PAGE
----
A look at voter photo ID issues in Minnesota
ST. PAUL -- Here are some issues related to a proposed constitutional amendment that would require Minnesota voters to produce photographic identification before casting ballots:
Process: The Minnesota Constitution is amended when the Legislature passes a proposed amendment and a majority of voters in a general election approve it. The governor has no official role. The proposed amendment will be on the Nov. 6 ballot.
Politics: In general, Republicans support the amendment and Democrats oppose it. The GOP-controlled Legislature passed a photo ID bill in 2011, but Democratic Gov. Mark Dayton vetoed it. That bill would have made a new law; the one on the Nov. 6 ballot would change the state Constitution.
Reasoning: Amendment supporters say they want to make sure only eligible voters cast ballots. Opponents claim Minnesota has the country's cleanest elections and there is no need for change.
Impact: Democrats who oppose the amendment say the proposal is a Republican effort to disenfranchise minority, the elderly and other voters who are less likely to have photo IDs and are less inclined to go through procedures needed to get one. Most of those groups lean Democratic. Republicans say the amendment would not affect one group more than another.
Cost: Proponents and opponents vary greatly on what it would cost to implement the amendment. Supporters say the cost would be very low, mostly to provide free ID cards to the few Minnesotans who do not have one. But local elections officials and Secretary of State Mark Ritchie claim the cost could be much higher, with some estimates topping $100 million. Laws legislators pass to implement the amendment would determine the final cost.
Fraud: Minnesota Majority, a group pushing the amendment, says it has found more than 200 felons who voted in violation of state law. Amendment opponents respond that even felons have photo IDs and the amendment would not stop them from voting. Few other voter fraud cases have been prosecuted.
Provisional ballots: The amendment would allow voters who could not produce a photo ID at the polling place to mark a ballot, but the ballot would not be counted until the voter shows an ID to local elections officials. Opponents say that many people would need to drive long distances to show their IDs and some could not do that.
Absentee ballots: There is a disagreement about how absentee voting would work. Proponents say that laws implementing the amendment would allow mailed absentee ballots, perhaps with copies of a photo ID accompanying the ballot. Opponents say the amendment requires "substantially equivalent" treatment of absentee and in-person voters, which is not possible.
Mail voting: Arguments about mail-in ballots used in some rural areas fall along the same lines as absentee voting, with opponents saying the amendment would end mail voting.
Same-day registration: Ritchie, a voter ID opponent, says the amendment would end Minnesota's practice of allowing voters to register on election day. Amendment supporters, however, argue that a voter could register at the polls but if he does not have a photo ID he would cast a provisional ballot and show his ID later. About 500,000 Minnesotans registered on election day four years ago.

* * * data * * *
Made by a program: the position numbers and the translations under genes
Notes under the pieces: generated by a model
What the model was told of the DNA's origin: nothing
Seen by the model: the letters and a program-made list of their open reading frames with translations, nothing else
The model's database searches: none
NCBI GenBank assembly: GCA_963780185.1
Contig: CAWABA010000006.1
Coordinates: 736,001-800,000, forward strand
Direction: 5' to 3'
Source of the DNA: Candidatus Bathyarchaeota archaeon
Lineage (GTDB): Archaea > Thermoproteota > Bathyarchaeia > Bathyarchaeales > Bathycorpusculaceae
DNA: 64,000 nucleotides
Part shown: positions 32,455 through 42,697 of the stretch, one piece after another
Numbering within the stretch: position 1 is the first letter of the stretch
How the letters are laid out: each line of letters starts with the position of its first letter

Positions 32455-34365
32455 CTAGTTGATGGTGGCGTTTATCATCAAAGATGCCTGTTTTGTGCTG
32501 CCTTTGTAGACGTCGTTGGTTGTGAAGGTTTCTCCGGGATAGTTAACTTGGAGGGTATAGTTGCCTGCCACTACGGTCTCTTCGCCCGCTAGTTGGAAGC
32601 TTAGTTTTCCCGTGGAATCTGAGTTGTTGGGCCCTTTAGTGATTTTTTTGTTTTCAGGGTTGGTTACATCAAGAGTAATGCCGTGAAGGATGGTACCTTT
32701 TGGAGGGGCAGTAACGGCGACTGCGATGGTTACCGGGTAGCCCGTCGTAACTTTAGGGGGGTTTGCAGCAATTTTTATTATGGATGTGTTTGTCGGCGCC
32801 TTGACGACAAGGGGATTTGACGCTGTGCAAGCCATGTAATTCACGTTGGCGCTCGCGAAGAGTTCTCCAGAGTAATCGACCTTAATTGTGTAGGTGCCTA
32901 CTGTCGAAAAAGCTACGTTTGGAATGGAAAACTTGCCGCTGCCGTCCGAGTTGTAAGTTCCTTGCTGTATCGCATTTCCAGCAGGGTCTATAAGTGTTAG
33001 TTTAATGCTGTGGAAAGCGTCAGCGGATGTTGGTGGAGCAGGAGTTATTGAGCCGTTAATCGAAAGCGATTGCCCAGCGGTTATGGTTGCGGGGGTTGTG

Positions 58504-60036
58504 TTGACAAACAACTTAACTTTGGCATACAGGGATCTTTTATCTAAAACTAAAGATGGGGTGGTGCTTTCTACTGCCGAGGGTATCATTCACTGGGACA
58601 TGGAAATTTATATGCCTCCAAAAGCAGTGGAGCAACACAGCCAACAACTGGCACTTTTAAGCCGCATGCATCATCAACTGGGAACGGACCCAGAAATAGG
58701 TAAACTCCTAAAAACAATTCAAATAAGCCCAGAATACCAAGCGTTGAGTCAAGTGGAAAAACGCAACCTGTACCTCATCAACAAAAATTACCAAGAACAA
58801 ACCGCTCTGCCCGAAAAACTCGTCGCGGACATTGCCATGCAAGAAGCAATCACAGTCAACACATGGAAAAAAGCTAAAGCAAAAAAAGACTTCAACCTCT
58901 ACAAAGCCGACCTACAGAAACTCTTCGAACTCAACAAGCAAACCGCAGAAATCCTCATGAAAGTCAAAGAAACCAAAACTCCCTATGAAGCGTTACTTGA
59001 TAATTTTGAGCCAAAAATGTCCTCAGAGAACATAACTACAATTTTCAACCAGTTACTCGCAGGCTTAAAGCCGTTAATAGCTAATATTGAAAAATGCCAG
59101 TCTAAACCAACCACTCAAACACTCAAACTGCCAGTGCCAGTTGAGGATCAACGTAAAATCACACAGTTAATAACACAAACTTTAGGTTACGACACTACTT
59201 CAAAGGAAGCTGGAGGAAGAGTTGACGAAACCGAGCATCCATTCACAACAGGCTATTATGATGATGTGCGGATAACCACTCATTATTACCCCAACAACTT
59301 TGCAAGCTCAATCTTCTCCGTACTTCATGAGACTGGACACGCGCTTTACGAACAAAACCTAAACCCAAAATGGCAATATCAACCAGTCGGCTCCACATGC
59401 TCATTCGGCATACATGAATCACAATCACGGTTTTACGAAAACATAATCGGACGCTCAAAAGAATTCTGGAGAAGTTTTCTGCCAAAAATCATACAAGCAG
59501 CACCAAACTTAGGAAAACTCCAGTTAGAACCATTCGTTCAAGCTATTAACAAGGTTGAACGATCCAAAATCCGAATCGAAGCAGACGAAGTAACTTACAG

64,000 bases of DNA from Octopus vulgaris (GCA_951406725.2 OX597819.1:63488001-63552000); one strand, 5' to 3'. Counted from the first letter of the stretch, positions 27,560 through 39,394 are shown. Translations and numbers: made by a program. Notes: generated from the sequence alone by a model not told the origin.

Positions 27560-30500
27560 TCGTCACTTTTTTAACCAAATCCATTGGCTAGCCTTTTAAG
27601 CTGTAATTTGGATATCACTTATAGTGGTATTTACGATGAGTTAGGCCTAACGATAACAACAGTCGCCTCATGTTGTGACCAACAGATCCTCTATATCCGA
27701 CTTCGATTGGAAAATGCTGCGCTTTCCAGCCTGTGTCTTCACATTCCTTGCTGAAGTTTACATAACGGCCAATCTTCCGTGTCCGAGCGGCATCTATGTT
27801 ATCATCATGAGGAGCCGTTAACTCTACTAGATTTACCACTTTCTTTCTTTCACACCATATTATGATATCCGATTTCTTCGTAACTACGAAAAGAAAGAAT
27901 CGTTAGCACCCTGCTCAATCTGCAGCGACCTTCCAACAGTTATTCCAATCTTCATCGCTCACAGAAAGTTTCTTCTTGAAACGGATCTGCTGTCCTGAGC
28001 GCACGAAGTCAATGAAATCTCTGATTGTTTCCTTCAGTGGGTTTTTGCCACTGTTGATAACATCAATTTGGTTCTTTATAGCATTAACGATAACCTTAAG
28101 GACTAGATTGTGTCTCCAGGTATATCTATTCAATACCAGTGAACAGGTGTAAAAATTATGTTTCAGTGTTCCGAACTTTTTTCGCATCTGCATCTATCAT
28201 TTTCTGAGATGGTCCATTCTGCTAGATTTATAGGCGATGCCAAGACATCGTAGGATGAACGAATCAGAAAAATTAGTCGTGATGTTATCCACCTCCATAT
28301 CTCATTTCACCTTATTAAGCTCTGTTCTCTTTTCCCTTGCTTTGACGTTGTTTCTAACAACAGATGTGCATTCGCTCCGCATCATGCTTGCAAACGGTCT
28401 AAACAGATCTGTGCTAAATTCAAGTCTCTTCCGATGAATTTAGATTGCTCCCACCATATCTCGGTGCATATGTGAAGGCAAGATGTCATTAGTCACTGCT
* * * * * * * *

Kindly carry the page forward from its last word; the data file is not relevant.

Other states: Thirty states have some form of voter identification requirement, with only Mississippi putting it into the state Constitution. Judges have suspended some of the laws.
What ID?: Supporters say the proposal was written so tribal and military IDs could be accepted at the polls. But the Legislature must decide those details, and questions such as whether a state school ID would be accepted.
Specifics: If the amendment passes Nov. 6, the Legislature and governor would consider bills next year to determine just how it would be implemented.
On the ballot: "Shall the Minnesota Constitution be amended to require all voters to present valid photo identification to vote and to require the state to provide free identification to eligible voters, effective July 1, 2013?"
Full amendment: "All voters voting in person must present valid government-issued photographic identification before receiving a ballot. The state must issue photographic identification at no charge to an eligible voter who does not have a form of identification meeting the requirements of this section. A voter unable to present government-issued photographic identification must be permitted to submit a provisional ballot. A provisional ballot must only be counted if the voter certifies the provisional ballot in the manner provided by law. All voters, including those not voting in person, must be subject to substantially equivalent identity and eligibility verification prior to a ballot being cast or counted."
Not voting: If a voter leaves the amendment part of the ballot blank, it counts as a vote against the amendment. So for a constitutional amendment to be adopted, it must receive a majority of the total number of ballots cast, not just the votes on the amendment.